Latest research from the University Of Illinois Department Of Landscape Architecture has indicated that students perform better on tests if they are in a classroom with a view of a green landscape. They also recovered better from stress. Students' capacity to pay attention increased 13 percent if they had a green view outside their classroom window.

The researchers suggest “planners can identify sites for new schools that already have trees and other vegetation, or they can plant many trees on the site; architects can locate classroom, cafeteria and hallway windows so they look onto green spaces; and school schedules can allow short breaks to restore students' attention and help them recover from stressful tasks.”

The findings are being published in the April 2016 issue of the journal Landscape and Urban Planning.

Friday, January 22, 2016

Wildlife Crime Tech Challenge – Top slot for Indian IT firm

The Wildlife Crime Tech Challenge is an initiative of USAID, in partnership with National Geographic, the Smithsonian Institution and TRAFFIC. They have announced the winners of its competition for designing new, innovative solutions to the most intractable issues in the fight against wildlife trafficking.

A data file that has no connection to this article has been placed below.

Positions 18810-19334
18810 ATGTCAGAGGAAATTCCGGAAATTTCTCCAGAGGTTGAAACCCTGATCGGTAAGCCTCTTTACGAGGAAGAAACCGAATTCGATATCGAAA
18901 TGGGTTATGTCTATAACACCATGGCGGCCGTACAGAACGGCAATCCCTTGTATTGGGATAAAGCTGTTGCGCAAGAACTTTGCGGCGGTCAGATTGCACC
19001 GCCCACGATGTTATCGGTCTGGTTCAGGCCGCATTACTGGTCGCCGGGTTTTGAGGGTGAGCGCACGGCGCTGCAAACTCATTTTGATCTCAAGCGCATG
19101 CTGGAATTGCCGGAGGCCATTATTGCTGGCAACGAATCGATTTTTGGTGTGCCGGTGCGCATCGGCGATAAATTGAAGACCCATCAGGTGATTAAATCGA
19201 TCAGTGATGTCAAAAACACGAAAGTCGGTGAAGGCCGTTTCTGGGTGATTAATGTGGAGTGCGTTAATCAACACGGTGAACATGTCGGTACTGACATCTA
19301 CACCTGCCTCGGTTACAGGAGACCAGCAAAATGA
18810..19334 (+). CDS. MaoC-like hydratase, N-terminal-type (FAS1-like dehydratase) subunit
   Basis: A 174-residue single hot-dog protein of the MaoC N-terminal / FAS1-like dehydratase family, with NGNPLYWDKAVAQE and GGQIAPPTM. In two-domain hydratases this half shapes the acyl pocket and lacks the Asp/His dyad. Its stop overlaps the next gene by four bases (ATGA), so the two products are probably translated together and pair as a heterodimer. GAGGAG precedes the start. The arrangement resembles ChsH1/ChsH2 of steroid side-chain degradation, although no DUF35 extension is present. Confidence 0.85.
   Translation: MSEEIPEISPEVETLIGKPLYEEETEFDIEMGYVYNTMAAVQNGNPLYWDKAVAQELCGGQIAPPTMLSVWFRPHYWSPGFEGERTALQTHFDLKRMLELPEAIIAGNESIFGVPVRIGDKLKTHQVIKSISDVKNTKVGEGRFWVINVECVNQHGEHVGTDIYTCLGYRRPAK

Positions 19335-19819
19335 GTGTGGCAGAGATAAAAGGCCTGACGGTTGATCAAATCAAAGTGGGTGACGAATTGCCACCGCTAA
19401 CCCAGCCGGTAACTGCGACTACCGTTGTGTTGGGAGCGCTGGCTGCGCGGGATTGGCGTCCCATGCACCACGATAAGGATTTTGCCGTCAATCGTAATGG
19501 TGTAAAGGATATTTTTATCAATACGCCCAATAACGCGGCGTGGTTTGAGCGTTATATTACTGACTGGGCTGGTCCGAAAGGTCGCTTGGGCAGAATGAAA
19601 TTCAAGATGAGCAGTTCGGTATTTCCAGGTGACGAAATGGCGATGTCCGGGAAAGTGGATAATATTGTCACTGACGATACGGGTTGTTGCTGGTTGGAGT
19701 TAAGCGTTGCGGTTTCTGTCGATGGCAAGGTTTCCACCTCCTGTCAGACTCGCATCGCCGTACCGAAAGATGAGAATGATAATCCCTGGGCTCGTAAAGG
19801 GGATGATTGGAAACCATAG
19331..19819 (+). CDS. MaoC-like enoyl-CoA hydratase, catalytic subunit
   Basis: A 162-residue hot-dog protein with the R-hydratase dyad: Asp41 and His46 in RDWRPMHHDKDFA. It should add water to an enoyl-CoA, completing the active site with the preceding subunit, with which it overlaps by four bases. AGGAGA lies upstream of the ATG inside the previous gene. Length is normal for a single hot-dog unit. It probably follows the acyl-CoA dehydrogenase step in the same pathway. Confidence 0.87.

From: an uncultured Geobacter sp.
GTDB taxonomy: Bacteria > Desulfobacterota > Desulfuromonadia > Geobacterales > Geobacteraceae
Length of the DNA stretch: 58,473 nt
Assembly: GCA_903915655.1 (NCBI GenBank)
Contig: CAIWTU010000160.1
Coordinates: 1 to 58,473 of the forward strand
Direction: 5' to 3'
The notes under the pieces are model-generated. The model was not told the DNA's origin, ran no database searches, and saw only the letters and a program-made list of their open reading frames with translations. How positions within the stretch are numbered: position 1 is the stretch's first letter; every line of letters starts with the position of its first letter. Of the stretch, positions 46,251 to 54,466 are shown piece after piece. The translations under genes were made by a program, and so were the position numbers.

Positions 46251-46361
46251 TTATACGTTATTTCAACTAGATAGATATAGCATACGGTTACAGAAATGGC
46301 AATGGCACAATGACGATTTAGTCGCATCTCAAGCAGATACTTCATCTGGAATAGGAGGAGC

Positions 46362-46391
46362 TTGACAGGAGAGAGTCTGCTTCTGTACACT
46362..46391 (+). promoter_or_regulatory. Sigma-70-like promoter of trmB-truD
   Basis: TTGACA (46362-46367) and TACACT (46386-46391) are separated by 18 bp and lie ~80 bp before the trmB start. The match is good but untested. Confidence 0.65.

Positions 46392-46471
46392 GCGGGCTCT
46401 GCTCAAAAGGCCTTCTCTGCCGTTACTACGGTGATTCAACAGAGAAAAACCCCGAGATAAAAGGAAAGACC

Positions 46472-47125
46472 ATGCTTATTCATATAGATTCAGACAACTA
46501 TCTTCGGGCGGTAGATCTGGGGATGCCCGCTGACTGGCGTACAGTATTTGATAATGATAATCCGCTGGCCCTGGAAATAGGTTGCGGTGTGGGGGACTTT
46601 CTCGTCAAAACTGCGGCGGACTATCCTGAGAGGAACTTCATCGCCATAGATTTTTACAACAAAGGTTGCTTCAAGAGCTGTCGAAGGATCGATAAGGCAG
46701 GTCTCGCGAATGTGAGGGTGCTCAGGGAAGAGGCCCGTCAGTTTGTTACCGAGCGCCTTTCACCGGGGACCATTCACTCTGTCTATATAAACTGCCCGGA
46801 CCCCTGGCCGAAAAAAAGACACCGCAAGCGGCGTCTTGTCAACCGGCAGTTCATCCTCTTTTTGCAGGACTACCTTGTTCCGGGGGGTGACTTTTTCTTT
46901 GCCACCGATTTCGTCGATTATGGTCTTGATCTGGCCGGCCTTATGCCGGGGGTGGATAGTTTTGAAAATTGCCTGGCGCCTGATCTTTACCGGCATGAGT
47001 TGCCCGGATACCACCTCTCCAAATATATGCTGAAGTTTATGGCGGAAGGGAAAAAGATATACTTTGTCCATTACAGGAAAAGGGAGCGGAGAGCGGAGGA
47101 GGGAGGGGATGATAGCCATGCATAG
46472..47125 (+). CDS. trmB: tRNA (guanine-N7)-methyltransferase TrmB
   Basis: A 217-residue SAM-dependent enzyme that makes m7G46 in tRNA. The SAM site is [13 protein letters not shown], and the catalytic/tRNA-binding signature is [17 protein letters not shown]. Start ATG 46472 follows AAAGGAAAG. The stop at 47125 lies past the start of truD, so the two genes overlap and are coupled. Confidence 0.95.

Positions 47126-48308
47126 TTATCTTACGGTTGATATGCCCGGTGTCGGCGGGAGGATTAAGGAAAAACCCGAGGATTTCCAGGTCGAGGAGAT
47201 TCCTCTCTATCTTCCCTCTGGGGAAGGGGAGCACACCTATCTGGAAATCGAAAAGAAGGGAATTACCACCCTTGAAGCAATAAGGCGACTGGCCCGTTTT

Indian IT firm Binomial Solutions Private Limited (India) has found the top slot for its innovative “e-Eye ® (Electronic Eye): Real-time Anti-Poaching, Surveillance & Wildlife Tracking System.” Congrats. Give a big hand to them, guys.

The other winners are
Bosque Antiguo (Mexico): “High Throughput STRs and Sequence Genotyping as Forensic Tools for Species Protection”.
For the Fishes (U.S.): “Tank Watch--The Good Fish/Bad Fish Tool for Saltwater Aquariums.”
Jennifer Jacquet (U.S.): “Enforcement Gaps Interface.”
Kalev Hannes Leetaru (U.S.): “A Real-time Global Platform for Mapping, Forecasting, and Network Assessment of Wildlife Crime.”
Mars Omega Partnership Ltd (U.K.):“The JIGZAW Information Collaboration Project.”